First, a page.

When this opportunity arose, I did a lot of research — psychological assessments of original characters by actual doctors — and Holmes struggled a bit with women. He struggled with people in general, but there are moments when he doesn’t quite get the fairer sex,” creator Doherty said. “It made me laugh: the idea of what would be more trying than Sherlock Holmes living with a Watson who’s also a woman. It really shouldn’t make a difference; it’s a challenge of the series to not turn it into a will-they-or-won’t-they. It’s not about that, it’s about honoring the source material and … the bond.

Note, his final comment about “honoring the source material.” It’s a touching comment and some version of it should be used in all TV remake PR campaigns. There are, of course, other details (new character traits, fresh storylines, filming locations, etc.) that should be revealed throughout the production process, too. But, if you’re going to announce them, be sure to include a reason for them. This will help prevent the media from taking the news out of context or fans jumping to wild speculations and conclusions.

In another great example, Sallie Patrick, the showrunner on the Dynasty reimagining, does an excellent job of explaining the method to her madness in this Los Angeles Times article called “The Do’s and Don’ts of Reboots.”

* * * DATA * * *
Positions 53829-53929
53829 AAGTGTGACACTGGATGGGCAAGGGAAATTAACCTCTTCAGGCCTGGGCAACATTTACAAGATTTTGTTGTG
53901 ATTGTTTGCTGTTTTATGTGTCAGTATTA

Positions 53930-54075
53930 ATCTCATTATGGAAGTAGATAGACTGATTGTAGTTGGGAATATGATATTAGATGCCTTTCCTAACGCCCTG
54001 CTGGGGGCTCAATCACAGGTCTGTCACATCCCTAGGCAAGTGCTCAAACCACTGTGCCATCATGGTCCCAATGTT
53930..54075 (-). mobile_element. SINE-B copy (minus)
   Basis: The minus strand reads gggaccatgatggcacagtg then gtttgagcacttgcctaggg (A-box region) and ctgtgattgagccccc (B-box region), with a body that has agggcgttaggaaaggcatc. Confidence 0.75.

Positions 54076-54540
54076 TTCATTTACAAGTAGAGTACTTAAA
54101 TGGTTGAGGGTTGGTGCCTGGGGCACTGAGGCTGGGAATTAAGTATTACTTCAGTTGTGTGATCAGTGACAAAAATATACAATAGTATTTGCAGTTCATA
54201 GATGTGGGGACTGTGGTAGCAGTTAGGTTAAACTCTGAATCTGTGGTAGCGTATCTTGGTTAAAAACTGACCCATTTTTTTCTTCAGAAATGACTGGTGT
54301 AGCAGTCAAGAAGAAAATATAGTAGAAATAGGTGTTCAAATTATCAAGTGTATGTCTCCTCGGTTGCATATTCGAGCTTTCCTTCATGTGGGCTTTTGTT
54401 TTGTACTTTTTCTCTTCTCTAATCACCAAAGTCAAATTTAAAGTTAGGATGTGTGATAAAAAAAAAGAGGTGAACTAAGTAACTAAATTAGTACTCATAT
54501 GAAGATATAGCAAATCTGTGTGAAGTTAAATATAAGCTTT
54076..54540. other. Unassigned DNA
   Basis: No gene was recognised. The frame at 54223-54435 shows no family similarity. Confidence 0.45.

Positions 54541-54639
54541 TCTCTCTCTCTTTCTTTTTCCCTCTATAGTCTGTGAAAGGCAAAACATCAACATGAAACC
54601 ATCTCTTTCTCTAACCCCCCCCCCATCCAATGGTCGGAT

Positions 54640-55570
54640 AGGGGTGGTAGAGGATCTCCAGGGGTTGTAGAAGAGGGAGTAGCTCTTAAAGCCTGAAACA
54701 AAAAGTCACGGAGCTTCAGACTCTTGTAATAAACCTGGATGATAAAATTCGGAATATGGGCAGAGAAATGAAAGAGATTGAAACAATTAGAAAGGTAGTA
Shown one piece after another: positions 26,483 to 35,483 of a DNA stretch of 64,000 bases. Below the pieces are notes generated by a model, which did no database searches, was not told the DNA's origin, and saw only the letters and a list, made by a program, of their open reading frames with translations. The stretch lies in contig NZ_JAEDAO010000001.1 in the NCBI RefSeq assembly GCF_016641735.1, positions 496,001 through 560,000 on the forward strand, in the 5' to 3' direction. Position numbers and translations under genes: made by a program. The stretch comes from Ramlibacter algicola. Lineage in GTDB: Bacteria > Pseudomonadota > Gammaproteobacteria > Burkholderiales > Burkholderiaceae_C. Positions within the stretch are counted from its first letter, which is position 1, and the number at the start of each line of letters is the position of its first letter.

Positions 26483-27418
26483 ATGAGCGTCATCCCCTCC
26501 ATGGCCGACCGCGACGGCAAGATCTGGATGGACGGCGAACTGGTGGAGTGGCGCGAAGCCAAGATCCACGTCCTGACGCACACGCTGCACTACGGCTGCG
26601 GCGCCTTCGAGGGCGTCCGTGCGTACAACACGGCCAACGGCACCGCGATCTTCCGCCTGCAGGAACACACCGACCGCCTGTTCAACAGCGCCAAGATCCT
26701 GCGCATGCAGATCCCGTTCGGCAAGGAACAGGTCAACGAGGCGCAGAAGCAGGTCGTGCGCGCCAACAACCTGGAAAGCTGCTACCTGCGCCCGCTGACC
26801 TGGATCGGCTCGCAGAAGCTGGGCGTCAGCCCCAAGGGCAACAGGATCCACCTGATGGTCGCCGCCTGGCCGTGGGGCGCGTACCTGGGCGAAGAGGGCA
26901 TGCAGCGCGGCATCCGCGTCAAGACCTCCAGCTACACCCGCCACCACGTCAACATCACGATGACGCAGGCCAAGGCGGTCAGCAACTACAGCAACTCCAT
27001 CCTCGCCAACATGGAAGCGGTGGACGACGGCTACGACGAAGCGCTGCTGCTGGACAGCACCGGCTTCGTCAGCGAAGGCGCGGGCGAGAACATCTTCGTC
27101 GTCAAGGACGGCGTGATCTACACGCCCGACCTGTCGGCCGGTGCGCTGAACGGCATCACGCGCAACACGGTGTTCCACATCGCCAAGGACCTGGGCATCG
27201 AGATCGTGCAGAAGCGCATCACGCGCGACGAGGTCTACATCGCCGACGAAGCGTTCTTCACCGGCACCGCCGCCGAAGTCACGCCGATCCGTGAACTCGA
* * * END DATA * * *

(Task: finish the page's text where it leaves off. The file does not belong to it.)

1. Think Twice Before Doing the Tease Routine

My hat’s off to the savvy publicist who can not only devise but execute a strategic teaser campaign for any television show debuting this year. For TV remake PR campaigns in particular, it’s a powerful way to build anticipation among both existing fans and potentially new ones, which usually translates into greater tune-in, at least for the first episode.

Or, maybe you decide to unveil a 15-second video clip about the show. You and the rest of the creative team better be darn sure that clip is the right representation of the finished show because fans, and even the media, will start to critique it based on that one little snippet.

Now there are plenty of instances when teaser campaigns have worked; Netflix, one of the current leaders of the reboot trend, seems to know exactly when and how much info/artwork/video to release for their shows. Most recently, they unveiled artwork and video for their “dramatic and modern reimagining” of the classic 1965-1968 Lost in Space series.

But remember, keeping control trumps building suspense, so be careful with the teases! They can come back to bite you in the “you know what.”

  1. Evaluate the Pros and Cons of the Sneak Peek

This strategy has been a source of controversy between publicists and TV critics for years —and not just in TV remake PR campaigns. What it basically boils down to is this question: Does the first episode of the reimagined live up to what the creators promised it would? If as the publicist you believe it does, then email downloads of the first episode to the appropriate critics and even host a red-carpet premiere.